NEW LONDON, TX (KLTV) - The controversy on the governments new mammogram guidelines hits close to home for one East Texan battling with breast cancer.
At 47 years old, Lacretia Montana has stage four breast cancer.
"I had no clue," she said. "When I went to the hospital and I got to where I knew what was going on and they told me that I had cancer. I sat there and cried for days."
Just eight months ago, Montana was diagnosed with stage four breast cancer that spread to her bones.
"It was a blow 'cause I thought I was pretty healthy," said Montana. "I did everything everybody told me to. I've lost my hair, I've lost my finger nails, [and I'm] loosing my toe nails because of it."
Since the age of 16, Montana has found multiple lumps on her breast. So many that her breast cancer became aggressive.
"I'm on chemo the rest of my life," said Montana. "I just try to stay stronger and try not to fall cause my bones are brittle."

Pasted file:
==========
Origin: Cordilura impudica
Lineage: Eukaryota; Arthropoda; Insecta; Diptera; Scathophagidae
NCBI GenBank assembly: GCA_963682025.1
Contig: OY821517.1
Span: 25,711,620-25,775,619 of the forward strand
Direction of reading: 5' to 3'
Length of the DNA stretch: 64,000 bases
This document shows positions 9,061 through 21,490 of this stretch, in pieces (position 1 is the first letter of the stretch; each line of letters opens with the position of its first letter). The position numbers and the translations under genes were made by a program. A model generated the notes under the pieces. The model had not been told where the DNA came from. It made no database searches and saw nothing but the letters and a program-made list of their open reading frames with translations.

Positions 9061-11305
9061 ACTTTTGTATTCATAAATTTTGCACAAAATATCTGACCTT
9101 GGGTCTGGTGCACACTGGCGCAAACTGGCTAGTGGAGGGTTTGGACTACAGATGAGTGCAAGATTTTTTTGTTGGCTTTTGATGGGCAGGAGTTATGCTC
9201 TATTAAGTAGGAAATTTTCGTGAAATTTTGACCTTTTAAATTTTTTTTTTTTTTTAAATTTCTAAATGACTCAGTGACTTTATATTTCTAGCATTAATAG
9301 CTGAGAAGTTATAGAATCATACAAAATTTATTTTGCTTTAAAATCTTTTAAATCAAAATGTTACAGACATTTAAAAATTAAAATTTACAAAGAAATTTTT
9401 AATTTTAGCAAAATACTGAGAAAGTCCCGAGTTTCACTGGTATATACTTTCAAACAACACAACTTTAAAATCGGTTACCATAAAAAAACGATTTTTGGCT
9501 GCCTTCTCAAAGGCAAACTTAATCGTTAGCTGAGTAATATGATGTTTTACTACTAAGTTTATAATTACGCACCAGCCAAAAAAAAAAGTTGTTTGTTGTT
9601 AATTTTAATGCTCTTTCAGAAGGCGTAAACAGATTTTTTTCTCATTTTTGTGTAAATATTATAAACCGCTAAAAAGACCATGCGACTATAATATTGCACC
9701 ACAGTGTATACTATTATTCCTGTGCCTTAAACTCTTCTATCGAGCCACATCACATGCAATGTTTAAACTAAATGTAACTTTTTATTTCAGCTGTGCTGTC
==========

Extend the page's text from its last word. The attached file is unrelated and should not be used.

Now, Montana has to take dozens of pills every day just to ease her pain. But, a bigger and harder pill for her to swallow is hearing the new recommendation that women under 50 should not get mammograms.
"I was livid," she said. "They definitely need them, no matter what. Do we need to stop and all wait until we're 50 years old to find out if we're going to die or not? If I would have waited to 50 [years old], who knows, I might not have been here."
Her oncologist, Dr. Linda Couch agrees.
"If you're the one who had a cancer that was curable that we didn't catch it early and you die of that cancer, is it worth the others who had the scare?" asked Dr. Couch, with the Longview Cancer Center. "If you're the one, it's absolutely worth it."
It is a worthy detection measure that Montana hopes every woman will take advantage of.
"If it helps one person, my job's been done," said Montana.